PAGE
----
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Why Some People Thrive on High Protein Diets (And Why Some Get Sick)

steak and high protein diets

How much protein is too much?

It depends on who you ask, on how much you train, and also on your age.

I’ve heard Dr. Peter Attia say to only eat as much protein as you need to maintain muscle mass.

Then, there are some researchers, T. Colin Campbell and Valter Longo being perhaps the most notable, that claim no one does well on a high protein diet, especially when the diet is high in animal proteins.

T. Colin Campbell, author of the China Study, bases his anti-protein stance on his work studying disease in China as well as his clinical research, especially in rat models. He proved that he could turn off cancer in rats that had been exposed to aflatoxin by feeding them 5% protein in the form of casein, and turn it back on by bumping protein up to 20% of their diets. 1

Valter Longo’s work studying longevity jives with Dr. Campbell’s. Longo’s interest is in how certain amino acids, especially those highest in animal foods like the BCAAs, stimulate the body’s cancer pathways by triggering mTOR. 2

While Longo recommends more protein after age 65, both Campbell and Longo are low protein advocates regardless of genes. However, as we are about to learn, how your body handles protein is driven, in part, by genetics.

Genetics of protein metabolism

For example, the human body breaks down the nitrogen molecules found in protein into ammonia, and finally to urea, which is then cleared by the liver and kidneys.

Your body’s ability to process and clear this ammonia/urea cocktail is a large driver of how much protein your body can handle.

Enter the urea cycle, the process our bodies use to break down ammonia in the liver and turn it into urea, which is then excreted in urine.

When the urea cycle is functioning at 100%, large amounts of protein are easier to handle, at least in theory.

The first step in the urea cycle is governed by the CPS1 gene. CPS1 stands for carbamoyl phosphate synthase. When the urea cycle is compromised, like it can be with diminished CPS1 function, we might not do as good of a job dealing with protein waste products, like ammonia.

To quote the National Urea Cycle Disorders Foundation:

Normally, the urea is transferred into the urine and removed from the body. In urea cycle disorders, the nitrogen accumulates in the form of ammonia, a highly toxic substance, resulting in hyperammonemia (elevated blood ammonia). Ammonia then reaches the brain through the blood, where it can cause irreversible brain damage, coma and/or death.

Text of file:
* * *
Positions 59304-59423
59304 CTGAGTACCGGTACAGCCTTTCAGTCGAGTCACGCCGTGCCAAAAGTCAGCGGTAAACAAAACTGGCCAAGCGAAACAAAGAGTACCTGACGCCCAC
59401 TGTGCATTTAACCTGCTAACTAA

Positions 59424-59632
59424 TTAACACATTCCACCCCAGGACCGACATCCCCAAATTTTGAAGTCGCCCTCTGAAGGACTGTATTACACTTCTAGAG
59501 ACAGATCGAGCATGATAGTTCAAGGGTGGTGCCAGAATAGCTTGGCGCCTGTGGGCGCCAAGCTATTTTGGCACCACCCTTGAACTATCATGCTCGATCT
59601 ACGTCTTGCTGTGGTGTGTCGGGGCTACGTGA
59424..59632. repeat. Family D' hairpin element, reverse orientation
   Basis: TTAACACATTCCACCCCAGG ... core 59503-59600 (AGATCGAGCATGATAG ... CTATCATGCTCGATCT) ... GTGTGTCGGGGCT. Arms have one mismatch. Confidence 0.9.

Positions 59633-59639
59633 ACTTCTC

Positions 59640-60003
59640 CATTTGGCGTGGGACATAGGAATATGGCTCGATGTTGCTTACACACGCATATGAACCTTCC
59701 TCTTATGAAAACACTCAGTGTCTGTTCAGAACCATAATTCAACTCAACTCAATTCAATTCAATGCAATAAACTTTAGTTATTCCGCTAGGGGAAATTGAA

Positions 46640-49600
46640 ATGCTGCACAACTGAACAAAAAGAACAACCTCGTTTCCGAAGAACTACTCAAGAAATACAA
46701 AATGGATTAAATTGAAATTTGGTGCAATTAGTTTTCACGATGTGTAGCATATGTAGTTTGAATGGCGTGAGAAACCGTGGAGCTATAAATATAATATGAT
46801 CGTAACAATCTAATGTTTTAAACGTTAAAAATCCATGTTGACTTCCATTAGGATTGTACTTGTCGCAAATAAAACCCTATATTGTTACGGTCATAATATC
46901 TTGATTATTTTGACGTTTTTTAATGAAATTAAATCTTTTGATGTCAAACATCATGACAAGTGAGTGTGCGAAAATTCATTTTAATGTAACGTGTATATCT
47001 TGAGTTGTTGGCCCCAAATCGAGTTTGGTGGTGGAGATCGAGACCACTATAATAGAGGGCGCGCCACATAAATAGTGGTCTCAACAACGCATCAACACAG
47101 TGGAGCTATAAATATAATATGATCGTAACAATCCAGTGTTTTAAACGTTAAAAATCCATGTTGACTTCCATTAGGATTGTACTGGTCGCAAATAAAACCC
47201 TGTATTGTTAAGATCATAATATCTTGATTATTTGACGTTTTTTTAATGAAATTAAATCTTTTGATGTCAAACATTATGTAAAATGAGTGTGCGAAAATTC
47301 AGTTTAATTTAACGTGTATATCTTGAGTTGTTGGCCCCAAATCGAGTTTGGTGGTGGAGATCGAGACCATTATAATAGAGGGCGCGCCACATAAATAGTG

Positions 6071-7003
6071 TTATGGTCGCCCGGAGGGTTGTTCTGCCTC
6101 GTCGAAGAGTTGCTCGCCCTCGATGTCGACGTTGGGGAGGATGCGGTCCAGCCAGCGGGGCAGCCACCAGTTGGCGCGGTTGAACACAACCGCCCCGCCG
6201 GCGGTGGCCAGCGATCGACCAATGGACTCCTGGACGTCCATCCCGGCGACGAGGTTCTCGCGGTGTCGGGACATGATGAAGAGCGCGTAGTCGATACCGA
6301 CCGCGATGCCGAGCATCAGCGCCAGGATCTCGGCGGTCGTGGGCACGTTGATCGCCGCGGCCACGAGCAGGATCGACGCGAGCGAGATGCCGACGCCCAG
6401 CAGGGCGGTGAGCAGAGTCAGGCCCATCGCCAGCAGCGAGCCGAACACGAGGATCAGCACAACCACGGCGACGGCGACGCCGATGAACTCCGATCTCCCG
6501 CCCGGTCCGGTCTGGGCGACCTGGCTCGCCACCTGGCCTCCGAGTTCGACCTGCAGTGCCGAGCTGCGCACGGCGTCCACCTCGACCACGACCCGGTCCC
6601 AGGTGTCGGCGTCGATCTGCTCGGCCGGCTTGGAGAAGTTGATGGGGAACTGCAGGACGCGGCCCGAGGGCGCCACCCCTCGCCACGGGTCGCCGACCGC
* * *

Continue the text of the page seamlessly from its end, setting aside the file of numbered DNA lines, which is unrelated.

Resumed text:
Differences in urea cycle function explain why some seem to thrive on a high protein diet and others fall ill.

CPS1 deficiency and hyperammonemia

On one side of the spectrum are children born with severe CPS1 deficiency, who rapidly develop hyperammonemia and become very ill when they eat any protein. 3

However, the disorder is very rare.

My interest for this post is: what happens when CPS1 activity is functional, but reduced due to diminished enzyme activity?

For example, what happens if someone has just 50% CPS1 function?

Are ammonia levels elevated in these people? How do these increased ammonia levels impact physical and mental health? Does a high protein diet, which by definition means a high ammonia diet, create a toxic load the body can’t handle?

Protein metabolism varies by individual

This Harvard article does a good job framing the issue. In essence the idea is that what constitutes the “toxic” dose of protein varies from individual to individual based on how efficient their urea cycle is (and I would extend beyond the urea cycle to other areas that impact ammonia levels).

Urea cycle disorders are viewed as rare and primarily pediatric conditions, but there might be a whole range of unrecognized, genetically determined problems with protein metabolism experienced by adults. Some people may have mild mutations that compromise a gene’s function and cause slight symptoms. This may explain why one person eschews meat while another loves nothing more than a steak meal. Defects in protein metabolism may also explain why some people have bad reactions to high-protein diets like the Atkins diet.

Key takeaways

As I’ve learned interviewing carnivore dieters, protein is a charged topic. In this post, I wanted to highlight the fact that eating and digesting protein carries with it a toxic burden all its own – namely ammonia.

So how much protein should we eat?

That’s an impossible question to answer as the answer inevitably varies from individual to individual.

Many commentators recommend low animal protein diets because research indicates that, at least in high doses, certain amino acids are pro-inflammatory and can turn on cancer pathways.

Having said that, there is no consensus.

T. Colin Campbell would tell you to be vegan all your life.

Valter Longo would say mostly plants, plus fish, then bump up protein consumption after age 65 to maintain strength.

Peter Attia would probably tell you to go away, but pressed, would likely say eat only as much protein as you need to maintain muscle mass.

Still not sure whether you’re eating too much protein?

Check out my blog post – 4 Lab Tests Every Meat Eater Should Have Done 

John O'Connor

John O'Connor is the founder of Gene Food. Read his full bio here.

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